The WSJ is reporting (via Techmeme) that Google is planning to allow Motorola to spend up to half a billion dollars to promote its forthcoming flagship smartphone, the Moto X. This would mean Motorola would spend more on promoting one handset than either Samsung or Apple spent in total last year across all their mobile devices.

Google is expected to allow its Motorola hardware unit to spend several hundred million dollars—and possibly upward of $500 million—to market the highly-anticipated device in the U.S. and some overseas markets, including in Europe, said people familiar with the matter.

All four major U.S. wireless carriers—AT&T Inc., Verizon Wireless, Sprint Nextel Corp., and T-Mobile—are expected to make the device available to their customers this fall, in part because of Motorola’s marketing plans … 

To put the number into context, Apple last year spent a total of $333m marketing the iPhone, iPad and iPad Mini, while Samsung spent $401m all-in across its extensive range of smartphones, phablets and tablets.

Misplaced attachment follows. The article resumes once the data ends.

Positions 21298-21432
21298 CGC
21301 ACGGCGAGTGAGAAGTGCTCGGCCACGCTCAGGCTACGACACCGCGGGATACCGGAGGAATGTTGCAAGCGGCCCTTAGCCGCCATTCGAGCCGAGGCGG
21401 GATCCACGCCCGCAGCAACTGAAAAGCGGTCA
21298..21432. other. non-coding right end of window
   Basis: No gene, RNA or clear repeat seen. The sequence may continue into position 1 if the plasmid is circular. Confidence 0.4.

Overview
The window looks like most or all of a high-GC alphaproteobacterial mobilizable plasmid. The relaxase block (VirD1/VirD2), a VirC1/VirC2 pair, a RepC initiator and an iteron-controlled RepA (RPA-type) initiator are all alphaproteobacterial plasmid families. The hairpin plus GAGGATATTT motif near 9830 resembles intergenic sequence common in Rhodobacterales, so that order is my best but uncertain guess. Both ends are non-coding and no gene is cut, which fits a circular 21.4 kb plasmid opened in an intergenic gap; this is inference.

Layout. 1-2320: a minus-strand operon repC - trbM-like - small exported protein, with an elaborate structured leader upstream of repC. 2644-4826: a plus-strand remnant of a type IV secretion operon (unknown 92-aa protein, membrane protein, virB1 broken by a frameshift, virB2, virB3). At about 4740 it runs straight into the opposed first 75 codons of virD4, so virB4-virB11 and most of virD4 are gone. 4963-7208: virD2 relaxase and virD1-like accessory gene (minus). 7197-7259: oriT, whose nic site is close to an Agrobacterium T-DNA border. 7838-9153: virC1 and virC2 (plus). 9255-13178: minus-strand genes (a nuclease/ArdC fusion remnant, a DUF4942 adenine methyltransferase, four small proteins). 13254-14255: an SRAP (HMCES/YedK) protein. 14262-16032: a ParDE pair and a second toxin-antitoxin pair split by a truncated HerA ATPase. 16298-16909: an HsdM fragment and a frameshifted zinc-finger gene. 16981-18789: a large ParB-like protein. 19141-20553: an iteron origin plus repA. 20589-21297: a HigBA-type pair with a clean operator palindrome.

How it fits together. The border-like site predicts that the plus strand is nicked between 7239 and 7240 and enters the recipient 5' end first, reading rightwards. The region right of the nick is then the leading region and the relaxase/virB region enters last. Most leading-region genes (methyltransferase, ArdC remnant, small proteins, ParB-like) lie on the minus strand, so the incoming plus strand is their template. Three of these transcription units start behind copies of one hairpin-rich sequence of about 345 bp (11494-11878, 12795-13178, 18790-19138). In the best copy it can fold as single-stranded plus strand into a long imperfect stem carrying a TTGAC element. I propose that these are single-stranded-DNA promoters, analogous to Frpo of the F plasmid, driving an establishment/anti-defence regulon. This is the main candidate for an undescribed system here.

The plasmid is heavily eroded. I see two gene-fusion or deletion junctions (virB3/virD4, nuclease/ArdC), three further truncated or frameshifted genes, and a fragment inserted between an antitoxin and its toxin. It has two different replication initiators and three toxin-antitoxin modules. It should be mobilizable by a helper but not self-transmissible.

Google clearly means business with its Motorola acquisition: with that kind of spend, there aren’t going to be many people on the planet unaware of the Moto X when it launches this fall (though some pundits are still predicting a summer release). Motorola so far has only around 1 percent of the global smartphone market; Google clearly aims to change that.

The Moto X is expected to major on customization options, with a rumored choice of 25+ colors (including mix-and-match of bezel and backplate colors), with at least some of them said to offer cushioning and perhaps water-resistance (though probably not to the extent of Samsung’s S4 Active).

Another widely-expected feature is context awareness, such as detecting when the user is driving and recognizing the movement of raising the phone to take a photo, automatically launching the camera app.

As you’d expect from Google, the handset is expected to launch with something close to stock Android.

There’s as yet no word on pricing, with everything from free to $199 suggested on contract, and $299 to $599 without.

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